Sunday, 8 November 2015

1916 Memorabilia Day

 Yesterday I attended an incredibly interesting and well organised event. 
In advance of our 1916 commemorative celebrations next year Fingal CC hosted a memorabilia day where people could bring any memorabilia they have related to a family member or other to be digitally recorded for historical posterity.
Below are some photos of me taking part in this process, plus the ITEM that I brought - which I am very excited about.
The Fingal CC expert looking at my piece of 1916 memorabilia
Here I am getting very passionate about it :-)
Proudly displaying my item
And here it is!  A memorial card (or mass card) for Michael Collins d.1922.  This card came from my dad, it apparently was found in our home garage - but I do need to discuss with him further to confirm exactly the details of it.
Two experts looked at it and they said that while a whole load of these were mass produced since 1922 that the indications are that this is an original (wow!!!!!), the reason being that reproductions tended to have a stamp of the organisation who had reproduced it and handed it out. Isn't that exciting!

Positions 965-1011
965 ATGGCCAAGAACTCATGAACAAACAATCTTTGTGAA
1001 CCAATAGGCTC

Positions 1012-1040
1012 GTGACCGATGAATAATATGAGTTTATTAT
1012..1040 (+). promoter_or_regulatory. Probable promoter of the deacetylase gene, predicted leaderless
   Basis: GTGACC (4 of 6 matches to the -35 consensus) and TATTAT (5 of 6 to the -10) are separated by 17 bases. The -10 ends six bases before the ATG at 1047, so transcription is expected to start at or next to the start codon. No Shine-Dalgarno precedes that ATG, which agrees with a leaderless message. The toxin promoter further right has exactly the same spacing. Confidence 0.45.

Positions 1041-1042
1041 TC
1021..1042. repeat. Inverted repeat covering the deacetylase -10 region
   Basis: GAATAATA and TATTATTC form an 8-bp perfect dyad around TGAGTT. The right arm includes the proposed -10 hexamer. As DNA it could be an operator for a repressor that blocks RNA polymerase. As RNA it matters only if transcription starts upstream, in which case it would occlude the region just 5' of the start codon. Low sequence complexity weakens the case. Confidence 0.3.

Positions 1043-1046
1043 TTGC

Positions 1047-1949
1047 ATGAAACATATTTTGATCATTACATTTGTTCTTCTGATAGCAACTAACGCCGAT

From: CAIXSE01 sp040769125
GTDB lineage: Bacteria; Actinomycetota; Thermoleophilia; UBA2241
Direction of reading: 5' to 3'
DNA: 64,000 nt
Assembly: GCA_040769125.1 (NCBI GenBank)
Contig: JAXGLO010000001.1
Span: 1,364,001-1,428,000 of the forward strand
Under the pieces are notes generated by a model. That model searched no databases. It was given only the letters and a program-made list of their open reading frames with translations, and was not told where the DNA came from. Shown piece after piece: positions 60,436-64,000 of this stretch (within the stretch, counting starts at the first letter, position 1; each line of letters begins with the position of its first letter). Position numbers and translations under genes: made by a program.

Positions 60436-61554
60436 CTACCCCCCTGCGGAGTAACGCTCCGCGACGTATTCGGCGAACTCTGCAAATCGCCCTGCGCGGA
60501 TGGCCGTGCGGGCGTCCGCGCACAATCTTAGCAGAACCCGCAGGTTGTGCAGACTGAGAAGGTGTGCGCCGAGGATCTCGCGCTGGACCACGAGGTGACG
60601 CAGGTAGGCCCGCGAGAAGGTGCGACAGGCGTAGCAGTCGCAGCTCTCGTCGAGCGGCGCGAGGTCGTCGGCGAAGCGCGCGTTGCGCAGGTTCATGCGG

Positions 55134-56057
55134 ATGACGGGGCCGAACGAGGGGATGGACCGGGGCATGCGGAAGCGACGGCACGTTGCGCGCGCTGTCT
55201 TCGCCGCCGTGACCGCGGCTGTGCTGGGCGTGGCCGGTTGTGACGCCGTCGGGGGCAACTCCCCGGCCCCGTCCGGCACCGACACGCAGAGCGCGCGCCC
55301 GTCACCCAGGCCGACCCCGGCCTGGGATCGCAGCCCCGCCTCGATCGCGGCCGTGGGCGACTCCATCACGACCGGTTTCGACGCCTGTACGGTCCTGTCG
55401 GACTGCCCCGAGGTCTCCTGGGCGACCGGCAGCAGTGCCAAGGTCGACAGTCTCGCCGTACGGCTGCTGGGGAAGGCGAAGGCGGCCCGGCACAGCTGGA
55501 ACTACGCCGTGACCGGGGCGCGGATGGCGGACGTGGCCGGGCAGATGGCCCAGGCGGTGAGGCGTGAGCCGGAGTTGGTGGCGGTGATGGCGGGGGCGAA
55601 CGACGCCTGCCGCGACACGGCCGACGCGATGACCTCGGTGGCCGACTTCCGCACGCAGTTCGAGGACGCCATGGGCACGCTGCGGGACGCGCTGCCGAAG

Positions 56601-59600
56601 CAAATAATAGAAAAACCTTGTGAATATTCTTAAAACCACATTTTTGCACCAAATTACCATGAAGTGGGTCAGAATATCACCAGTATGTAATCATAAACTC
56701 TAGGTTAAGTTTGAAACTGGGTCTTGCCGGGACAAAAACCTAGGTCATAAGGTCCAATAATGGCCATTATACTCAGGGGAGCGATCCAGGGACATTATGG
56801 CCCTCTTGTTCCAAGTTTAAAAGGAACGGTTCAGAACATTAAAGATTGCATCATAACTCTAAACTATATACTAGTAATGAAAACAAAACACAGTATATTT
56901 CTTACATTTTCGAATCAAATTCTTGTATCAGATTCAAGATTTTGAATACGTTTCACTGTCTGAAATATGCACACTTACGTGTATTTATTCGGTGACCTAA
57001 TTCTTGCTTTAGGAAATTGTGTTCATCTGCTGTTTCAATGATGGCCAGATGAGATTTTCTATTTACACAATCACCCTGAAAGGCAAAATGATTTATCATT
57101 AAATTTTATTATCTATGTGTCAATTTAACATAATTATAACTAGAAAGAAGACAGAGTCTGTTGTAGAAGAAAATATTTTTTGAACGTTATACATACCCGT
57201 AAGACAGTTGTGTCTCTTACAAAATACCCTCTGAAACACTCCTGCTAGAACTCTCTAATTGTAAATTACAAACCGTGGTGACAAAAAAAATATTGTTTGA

Check out my sister Enid (of Renovating LPA blog) posing with re-enactors dressed as an "old Irish Republican Army" volunteer, an "old IRA" man, and members of  the Royal Irish Constabulary from the period.
I also watched a very good docu-drama "A Terrible Beauty" which showed stories from first hand accounts of people who took part in The Rising. 
Of course some of the Irish stories were very hard to watch,(although some uplifting as well)  but what touched me (to my surprise!!!) were some of the stories of the English soldiers who took part - the soldier leader who was married to an Irish girl, and who saw her lining the route (in Ballsbridge) on their way marching in from Kingstown (now Dun Laoghaire) where their boat landed.  He stopped to kiss her and greet his two little children and to say that he hoped when they had taken care of the business in Dublin that he might get to spend a few days with them. Just a short way up was Mount Street where the famous (??) ambush/skirmish took place and he was shot and died at this point.  His grand daughter was interviewed (an old lady) who said that her mother would have spoke of the trauma of what happened - as a young girl - the excitement of seeing her father and then the sadness of her mother on learning of his death.

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